8.14.2008

Why Kafka (and Dickinson) Become Slaves to Biographers

Earlier today, I read an interesting article. I highly recommend it. The author says about Kafka part of what I tried to say about Dickinson, here. Only, it makes sense when he says it.

From 3quarksdaily
The process of reading a text, line by line, is hard work. Not quite as hard work as writing it, perhaps, but almost. Biographical interpretations are an excuse for lazy reading. Using an author’s life to crack the code of his texts is just too easy. There are no shortcuts to interpretation. That was why I spent three hours reading ten pages of Kafka with my students.

I would only add two things:
1) I think the realization has as much to do with spiritual safety as it does with analytical laziness. It feels good to read Emily Dickinson and tsk-tsk over the poor neurotic woman who wrote such pretty poems. There is something satisfying about reading Kafka as an explanation as some other guy's life transformed into a clever metaphor. But the power of these works is that they can latch onto and reflect us, the readers. If you want to read a poem that admits the things you won't admit to yourself, read Dickinson. If you want to read literature that talks about how fascinating the author is, try Nabokov (j/k).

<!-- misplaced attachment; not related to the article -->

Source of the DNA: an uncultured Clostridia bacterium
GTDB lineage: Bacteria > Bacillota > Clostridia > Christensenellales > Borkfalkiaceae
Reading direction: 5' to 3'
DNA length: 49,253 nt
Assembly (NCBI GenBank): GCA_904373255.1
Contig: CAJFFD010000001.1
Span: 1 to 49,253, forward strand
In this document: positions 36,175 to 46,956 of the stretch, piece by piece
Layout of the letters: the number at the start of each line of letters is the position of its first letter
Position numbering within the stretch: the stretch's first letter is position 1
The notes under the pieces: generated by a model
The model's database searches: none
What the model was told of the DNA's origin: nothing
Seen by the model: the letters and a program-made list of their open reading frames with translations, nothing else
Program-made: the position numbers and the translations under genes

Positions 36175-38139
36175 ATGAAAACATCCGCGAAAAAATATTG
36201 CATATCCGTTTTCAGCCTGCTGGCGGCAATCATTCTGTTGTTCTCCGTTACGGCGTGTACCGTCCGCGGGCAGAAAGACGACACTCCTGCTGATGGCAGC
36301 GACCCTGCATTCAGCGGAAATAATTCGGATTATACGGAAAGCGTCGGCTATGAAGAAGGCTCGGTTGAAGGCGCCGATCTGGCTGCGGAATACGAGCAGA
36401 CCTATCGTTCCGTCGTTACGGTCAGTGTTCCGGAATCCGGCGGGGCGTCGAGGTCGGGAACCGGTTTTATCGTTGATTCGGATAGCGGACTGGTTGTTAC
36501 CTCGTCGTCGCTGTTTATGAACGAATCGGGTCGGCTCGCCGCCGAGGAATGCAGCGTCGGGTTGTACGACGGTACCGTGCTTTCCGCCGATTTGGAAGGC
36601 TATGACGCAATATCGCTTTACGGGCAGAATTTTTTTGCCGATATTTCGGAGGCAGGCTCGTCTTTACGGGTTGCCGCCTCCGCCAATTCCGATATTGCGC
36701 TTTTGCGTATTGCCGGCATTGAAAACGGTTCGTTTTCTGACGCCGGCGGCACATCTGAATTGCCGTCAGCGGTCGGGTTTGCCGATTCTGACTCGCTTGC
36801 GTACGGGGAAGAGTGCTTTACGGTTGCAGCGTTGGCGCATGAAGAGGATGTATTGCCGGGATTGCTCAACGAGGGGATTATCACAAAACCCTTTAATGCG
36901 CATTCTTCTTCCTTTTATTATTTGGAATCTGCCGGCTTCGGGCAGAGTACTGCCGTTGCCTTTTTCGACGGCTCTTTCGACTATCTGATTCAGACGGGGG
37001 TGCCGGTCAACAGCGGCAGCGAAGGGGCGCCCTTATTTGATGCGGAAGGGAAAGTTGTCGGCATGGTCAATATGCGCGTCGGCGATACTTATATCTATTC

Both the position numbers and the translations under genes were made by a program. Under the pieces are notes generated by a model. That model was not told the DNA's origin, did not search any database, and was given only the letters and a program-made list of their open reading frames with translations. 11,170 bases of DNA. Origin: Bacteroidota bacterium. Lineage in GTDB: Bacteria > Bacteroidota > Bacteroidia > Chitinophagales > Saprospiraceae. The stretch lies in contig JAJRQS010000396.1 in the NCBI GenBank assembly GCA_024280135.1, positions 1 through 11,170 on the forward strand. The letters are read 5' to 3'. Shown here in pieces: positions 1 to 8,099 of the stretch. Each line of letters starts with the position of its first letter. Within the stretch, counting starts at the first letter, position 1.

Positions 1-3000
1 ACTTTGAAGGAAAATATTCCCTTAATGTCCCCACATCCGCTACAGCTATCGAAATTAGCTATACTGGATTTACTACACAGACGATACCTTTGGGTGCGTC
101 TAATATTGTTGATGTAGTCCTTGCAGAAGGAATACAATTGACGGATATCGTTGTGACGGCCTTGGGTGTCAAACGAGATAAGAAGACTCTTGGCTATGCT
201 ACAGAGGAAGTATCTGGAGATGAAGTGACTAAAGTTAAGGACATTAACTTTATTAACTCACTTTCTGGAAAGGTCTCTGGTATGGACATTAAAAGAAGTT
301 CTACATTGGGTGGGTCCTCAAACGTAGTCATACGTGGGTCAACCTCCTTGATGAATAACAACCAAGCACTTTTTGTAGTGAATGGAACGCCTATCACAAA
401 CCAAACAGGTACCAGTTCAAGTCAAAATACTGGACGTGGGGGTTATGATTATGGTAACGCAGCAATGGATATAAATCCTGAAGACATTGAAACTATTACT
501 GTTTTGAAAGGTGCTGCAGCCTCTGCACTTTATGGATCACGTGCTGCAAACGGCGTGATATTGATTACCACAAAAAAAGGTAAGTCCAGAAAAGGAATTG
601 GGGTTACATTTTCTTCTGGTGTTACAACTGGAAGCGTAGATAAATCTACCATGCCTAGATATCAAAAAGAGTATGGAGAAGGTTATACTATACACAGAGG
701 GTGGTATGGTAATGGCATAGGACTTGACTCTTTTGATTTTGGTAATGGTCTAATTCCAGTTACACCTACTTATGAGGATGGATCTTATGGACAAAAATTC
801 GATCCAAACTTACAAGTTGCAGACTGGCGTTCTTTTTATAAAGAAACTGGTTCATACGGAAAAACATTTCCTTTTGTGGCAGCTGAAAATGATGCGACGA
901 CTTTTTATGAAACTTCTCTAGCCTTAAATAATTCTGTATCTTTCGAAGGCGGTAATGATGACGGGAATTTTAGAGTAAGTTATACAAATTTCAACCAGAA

2) I do not think this eliminates the value of a biography of someone like Dickinson. I think biography, like psychotherapy, is an art form, something very pretty, that can be beautiful in certain circumstances, useful in certain others, neither in many circumstances, both in a select few.